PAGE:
Discovery:
Recessive Forms of OI

 

Recent discoveries expand our understanding of osteogenesis imperfecta (OI).

Genetics/Inheritance
Two recessive forms of OI were identified in 2006. Unlike the dominant forms of OI, the recessive forms do not involve mutations to the type I collagen genes. Instead, they involve two genes that affect collagen modification CRTAP (cartilage-associated protein) and LEPRE1, which produces prolyl 3-hydroxylase 1 (P3H1). These two proteins, CRTAP and P3H1, interact with collagen and modify amino acids in the collagen chains.
These discoveries provide important information for people diagnosed with severe OI based on clinical symptoms who do not carry a type I collagen mutation. Defects in CRTAP and P3H1 appear to account for most of the cases of severe/lethal OI which do have biochemically abnormal collagen, but do not have a collagen mutation. Recessive OI has been discovered only in individuals with lethal, severe or moderate OI. There is no evidence to date of a recessive form of mild OI.

When a child has recessive OI, there is a 25 percent chance per pregnancy that the parents will have another child with OI. Siblings of a person with a recessive form of OI have a 50 percent chance of being a carrier of the recessive gene.

The majority of cases of OI (possibly 85-90%) are caused by a dominant mutation in a gene coding for type I collagen (COL1A1 or COL1A2). These forms have recently been referred to as “Classical OI” in the research literature, and are described by the Sillence Classification of Type I through IV OI.

Types of Recessive OI
The information about recessive OI expands and enhances the list of types.

Type VI

  • Similar to Type IV classical OI in appearance and symptoms of OI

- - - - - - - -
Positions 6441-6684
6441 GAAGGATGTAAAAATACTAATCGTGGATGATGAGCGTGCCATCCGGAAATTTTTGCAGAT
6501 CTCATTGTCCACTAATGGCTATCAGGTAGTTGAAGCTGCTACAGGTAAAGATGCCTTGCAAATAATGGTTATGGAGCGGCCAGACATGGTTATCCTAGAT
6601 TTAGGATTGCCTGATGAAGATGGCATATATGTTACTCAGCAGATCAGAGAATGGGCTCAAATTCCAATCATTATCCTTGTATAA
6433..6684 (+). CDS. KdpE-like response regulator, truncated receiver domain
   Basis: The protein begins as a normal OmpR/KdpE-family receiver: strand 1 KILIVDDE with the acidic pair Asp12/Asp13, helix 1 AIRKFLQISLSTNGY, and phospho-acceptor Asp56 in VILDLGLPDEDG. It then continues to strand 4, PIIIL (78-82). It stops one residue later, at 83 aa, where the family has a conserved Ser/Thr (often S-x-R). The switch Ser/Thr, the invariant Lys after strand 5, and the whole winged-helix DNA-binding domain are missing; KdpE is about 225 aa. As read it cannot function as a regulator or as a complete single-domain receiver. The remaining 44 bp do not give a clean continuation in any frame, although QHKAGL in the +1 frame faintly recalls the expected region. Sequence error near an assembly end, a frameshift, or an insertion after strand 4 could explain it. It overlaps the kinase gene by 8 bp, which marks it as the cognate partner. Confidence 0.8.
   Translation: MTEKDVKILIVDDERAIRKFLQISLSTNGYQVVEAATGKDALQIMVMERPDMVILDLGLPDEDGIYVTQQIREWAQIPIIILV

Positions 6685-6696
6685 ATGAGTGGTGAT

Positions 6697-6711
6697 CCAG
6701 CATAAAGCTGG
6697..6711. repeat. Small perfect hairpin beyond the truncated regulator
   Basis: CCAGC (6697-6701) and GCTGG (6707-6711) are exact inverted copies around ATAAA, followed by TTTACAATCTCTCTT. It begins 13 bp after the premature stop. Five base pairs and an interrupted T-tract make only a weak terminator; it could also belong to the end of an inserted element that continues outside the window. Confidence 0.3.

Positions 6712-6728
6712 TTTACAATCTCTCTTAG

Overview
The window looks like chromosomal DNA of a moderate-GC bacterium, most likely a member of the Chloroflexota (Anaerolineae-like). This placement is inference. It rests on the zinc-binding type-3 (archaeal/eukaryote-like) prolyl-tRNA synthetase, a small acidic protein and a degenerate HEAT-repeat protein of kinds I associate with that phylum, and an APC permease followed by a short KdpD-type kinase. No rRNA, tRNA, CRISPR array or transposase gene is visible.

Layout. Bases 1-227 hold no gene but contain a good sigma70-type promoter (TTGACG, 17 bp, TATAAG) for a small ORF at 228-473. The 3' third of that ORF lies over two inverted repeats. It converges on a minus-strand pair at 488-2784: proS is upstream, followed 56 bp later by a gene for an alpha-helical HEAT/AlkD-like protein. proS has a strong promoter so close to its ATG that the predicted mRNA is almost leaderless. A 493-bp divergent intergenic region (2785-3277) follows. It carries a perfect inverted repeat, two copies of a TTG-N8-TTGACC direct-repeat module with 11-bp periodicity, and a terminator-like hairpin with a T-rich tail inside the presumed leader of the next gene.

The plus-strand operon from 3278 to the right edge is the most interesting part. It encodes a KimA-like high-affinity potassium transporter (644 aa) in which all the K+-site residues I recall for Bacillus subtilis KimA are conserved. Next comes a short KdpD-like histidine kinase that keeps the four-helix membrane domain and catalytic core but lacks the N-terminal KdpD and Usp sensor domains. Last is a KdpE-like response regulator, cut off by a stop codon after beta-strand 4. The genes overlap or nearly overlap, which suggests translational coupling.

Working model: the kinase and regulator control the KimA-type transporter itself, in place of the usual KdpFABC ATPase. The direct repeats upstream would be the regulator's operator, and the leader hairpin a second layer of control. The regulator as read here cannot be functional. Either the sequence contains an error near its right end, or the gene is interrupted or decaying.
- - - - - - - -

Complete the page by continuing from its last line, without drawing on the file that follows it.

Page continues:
• Distinguished by a characteristic mineralization defect seen in biopsied bone
  • Does not have a type I collagen mutation
  • Mode of inheritance is unknown but most likely recessive

Type VII

  • The first described cases resemble Type IV classical OI in many aspects of appearance and symptoms
  • In other instances the appearance and symptoms are similar to Type II lethal OI,
    except infants had white sclerae, small head and round face
  • Short humeri and femora
  • Short stature
  • Coxa vara is common (the acutely angled femur head affects the hip socket)
  • Results from recessive inheritance of a mutation to CRTAP gene. Partial function of CRTAP leads to moderate bone dysplasia while total absence of CRTAP has been lethal in all 4 identified cases

 Type VIII

  • Similar to Type II or Type III classical OI in appearance and symptoms except for white sclerae
  • Severe growth deficiency
  • Extreme skeletal under mineralization (DEXA L1-L4 = -6 to -7) 
  • Caused by absence/severe deficiency of P3H1 due to a mutation to the LEPRE1 gene

Impact of Discovery of Recessive Forms of OI

  • The majority of OI cases (possibly 85-90%) are still caused by a dominant mutation in one of the type I collagen genes
  • No specific treatment recommendations can be made for recessive OI at this time.
  • It is not clear that people with recessive OI will respond in the same way to the same treatments as people with dominant OI.
  • May provide specific information for families when a type I collagen mutation has not been found in the family member who has OI
  • Expands the information available to genetic counselors pertinent to the type of OI, prognosis, and odds of recurrence
  • Expands information available to genetic counselors regarding severely affected infants
  • Allows siblings of a person diagnosed with recessive OI to obtain testing to determine their carrier status
  • Allows for prenatal diagnosis in an affected family

Testing for Recessive OI
Testing information for recessive OI is available from Baylor College of Medicine, the National Institutes of Health and the Shriners Hospital for Children in Montreal. 

 Baylor Medical Genetics Laboratories
 Telephone: 1-800-411-4363
 Fax: 713-798-6584
 E-mail:
genetictest@bcm.edu
 Web site: www.bcm.edu/geneticlabs

OI Research Program at NICHD
 Telephone: 301-496-0741
 Fax: 301-480-3188
 E-mail:
oiprogram@mail.nih.gov
 Web site: http://www.oiprogram.nichd.nih.gov/

 Genetics Unit, Shriners Hospital for Children Canada
 Telephone: 514-843-7685
 Fax: 514-842-5587
 E-mail:
Glorieux@shriners.mcgill.ca
 Web site:  http://www.shriners-genetics.mcgill.ca/

References
Morello et al. CRTAP is required for prolyl 3-hydroxylation and mutations cause recessive osteogenesis imperfecta, Cell; 127: 291-304. (October 20, 2006).

Barnes et al. Deficiency of cartilage-associated protein in recessive lethal osteogenesis imperfecta, New England Journal of Medicine 2006; 355:2757-64. (December 28, 2006).

Cabral et al. Prolyl 3-hydroxylase 1 deficiency causes a recessive metabolic bone disorder resembling lethal/severe osteogenesis imperfecta, Nature Genetics 39: 359-365 (March 2007).

May 2007

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